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Modernism in Europe in the 1920s: The Villas of LeCorbusier.

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Presentation on theme: "Modernism in Europe in the 1920s: The Villas of LeCorbusier."— Presentation transcript:

1 Modernism in Europe in the 1920s: The Villas of LeCorbusier

2 La Maison Citrohan (1922) Project (“Citrohan” sounds like “Citroen” in French). This design was intended to be as efficient as that of a Citroen automobile. Model Drawings

3 This arrangement of spaces became a signature treatment in LeCorbusier’s housing projects.

4 Paris, House and Studio for Amedee Ozenfant, 1923


6 Garches, Villa Stein, 1926

7 Villa Stein, Garden Facade



10 Villa Stein, regulating lines underlying the composition of the facades.







17 Villa Savoye (“Les heures claires”), Poissy-sur-Seine, 1928-30

18 The Villa Savoye is one of the classic achievements of European modernism in the abstract/functionalist category. Designed by LeCorbusier for a wealthy Parisian family, the villa was one of the first in which he embodied his philosophical and aesthetic ideas about architecture most adroitly. The nickname of the villa--”Les heures claires”--is probably a pun. In French this term refers to leisure time (lit. “clear hours”), but it also contains the notion of clearing one’s head and of purifying one’s thought processes. The villa was originally suburban and in the middle of fields. The approach to it by car and then the movement through it on foot were carefully calculated to produce a series of experiences that were not only memorable but thought-provoking. Beginning with the approach, one sees the villa as a “machine in the garden.” It is clearly a human production, unconfusable with nature.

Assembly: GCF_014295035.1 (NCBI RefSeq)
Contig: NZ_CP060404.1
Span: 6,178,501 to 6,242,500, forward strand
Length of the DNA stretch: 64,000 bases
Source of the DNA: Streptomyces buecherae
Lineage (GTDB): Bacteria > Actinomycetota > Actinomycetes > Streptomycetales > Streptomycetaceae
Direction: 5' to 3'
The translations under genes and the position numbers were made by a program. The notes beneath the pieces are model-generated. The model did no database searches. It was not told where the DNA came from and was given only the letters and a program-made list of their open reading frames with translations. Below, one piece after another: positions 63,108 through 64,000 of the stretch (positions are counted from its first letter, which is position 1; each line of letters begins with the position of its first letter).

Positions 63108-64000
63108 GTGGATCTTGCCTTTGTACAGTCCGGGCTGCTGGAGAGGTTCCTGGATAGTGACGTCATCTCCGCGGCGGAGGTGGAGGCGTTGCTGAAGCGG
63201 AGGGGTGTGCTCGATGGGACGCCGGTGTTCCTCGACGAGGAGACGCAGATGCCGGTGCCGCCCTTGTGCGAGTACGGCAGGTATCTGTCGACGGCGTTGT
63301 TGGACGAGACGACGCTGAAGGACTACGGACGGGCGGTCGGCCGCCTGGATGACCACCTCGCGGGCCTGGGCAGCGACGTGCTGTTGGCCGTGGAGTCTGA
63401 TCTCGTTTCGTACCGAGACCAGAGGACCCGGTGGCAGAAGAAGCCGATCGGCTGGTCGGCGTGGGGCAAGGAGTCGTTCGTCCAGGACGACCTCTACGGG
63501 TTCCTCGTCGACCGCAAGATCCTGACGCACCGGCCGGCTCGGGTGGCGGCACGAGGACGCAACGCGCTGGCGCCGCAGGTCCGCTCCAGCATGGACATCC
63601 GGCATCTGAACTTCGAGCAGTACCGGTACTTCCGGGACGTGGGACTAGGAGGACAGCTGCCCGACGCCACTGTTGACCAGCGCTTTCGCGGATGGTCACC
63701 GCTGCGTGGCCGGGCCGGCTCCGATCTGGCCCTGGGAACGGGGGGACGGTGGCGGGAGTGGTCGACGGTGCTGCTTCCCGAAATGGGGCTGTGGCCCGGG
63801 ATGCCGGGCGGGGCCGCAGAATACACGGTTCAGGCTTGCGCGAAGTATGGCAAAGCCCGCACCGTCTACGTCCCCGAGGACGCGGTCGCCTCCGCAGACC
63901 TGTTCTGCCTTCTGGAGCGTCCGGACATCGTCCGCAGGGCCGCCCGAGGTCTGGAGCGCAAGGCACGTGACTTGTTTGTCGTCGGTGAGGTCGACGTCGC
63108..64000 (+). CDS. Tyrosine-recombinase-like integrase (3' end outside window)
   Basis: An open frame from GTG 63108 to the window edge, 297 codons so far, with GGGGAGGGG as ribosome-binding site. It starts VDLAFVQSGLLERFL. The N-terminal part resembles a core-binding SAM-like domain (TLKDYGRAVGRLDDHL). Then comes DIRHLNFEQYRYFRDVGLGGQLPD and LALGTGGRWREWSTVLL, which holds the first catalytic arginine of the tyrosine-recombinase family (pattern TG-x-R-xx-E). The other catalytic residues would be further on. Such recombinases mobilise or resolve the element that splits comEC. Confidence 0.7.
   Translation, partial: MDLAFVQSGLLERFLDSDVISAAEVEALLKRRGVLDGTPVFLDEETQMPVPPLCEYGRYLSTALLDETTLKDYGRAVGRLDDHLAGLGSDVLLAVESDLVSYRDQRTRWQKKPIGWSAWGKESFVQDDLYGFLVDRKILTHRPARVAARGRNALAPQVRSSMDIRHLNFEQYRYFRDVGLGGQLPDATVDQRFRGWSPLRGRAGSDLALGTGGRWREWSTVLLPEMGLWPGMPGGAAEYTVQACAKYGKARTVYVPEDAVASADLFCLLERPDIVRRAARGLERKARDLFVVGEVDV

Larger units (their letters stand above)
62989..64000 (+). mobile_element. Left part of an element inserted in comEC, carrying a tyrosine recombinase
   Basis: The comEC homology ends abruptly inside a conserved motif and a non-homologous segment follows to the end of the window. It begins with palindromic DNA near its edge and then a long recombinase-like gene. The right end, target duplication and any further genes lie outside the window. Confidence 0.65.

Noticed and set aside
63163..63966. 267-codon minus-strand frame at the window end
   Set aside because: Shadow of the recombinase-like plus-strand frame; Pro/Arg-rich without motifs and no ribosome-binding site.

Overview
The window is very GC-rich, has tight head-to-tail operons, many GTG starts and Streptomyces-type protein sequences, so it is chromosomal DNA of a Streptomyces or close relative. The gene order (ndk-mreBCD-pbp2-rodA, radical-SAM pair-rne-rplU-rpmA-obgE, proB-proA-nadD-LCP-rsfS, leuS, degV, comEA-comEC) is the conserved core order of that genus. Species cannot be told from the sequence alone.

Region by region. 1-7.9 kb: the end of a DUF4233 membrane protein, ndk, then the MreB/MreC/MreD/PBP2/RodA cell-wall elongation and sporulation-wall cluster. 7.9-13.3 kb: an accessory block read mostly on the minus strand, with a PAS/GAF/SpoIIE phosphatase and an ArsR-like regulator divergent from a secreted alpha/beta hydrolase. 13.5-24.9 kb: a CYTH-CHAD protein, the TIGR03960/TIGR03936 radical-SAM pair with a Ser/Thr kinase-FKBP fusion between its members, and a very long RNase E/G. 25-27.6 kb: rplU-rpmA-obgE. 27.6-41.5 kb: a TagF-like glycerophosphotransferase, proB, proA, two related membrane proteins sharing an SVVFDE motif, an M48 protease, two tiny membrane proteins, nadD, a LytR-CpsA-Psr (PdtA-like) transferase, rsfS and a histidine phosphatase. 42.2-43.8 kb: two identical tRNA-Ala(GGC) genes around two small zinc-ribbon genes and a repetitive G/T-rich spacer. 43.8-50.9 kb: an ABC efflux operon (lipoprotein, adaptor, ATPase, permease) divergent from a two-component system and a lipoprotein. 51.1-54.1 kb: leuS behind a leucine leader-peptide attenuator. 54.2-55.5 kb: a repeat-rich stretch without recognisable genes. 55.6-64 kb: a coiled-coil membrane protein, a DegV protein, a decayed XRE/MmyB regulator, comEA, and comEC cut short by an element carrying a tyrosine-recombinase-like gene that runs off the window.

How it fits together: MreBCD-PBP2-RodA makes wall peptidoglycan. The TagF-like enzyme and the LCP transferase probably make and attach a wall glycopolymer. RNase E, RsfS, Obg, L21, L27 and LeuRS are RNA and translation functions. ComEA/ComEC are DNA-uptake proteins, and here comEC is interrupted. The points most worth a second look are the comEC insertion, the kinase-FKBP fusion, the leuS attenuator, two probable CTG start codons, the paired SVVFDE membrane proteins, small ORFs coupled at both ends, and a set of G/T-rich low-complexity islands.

22 The villa is in essence a simple volume lifted on columns above the ground. While this idea is rooted in the “Dom-ino” house, it moves well beyond the basic notion to explore a subtle shift in the column grid as well as the enclosure of part of the ground floor space and the use of ramps as well as a variety of stairs to move from level to level. The columns also shift from round to square cross-section where the grid changes on the interior. The ramp became an important theme of modernism, not because it was invented here but because its purpose and disposition in this design is so well conceived. The ramp is a subtle spatial experience that takes the observer from the darker lower level to the more brightly illuminated main floor and then on up to the completely exposed roof garden.








30 The climax of the procession up the ramps occurs when the house, first seen in the midst of nature (the “machine in the garden”), turns out to enframe a view of nature through the window opening in the wind screen.


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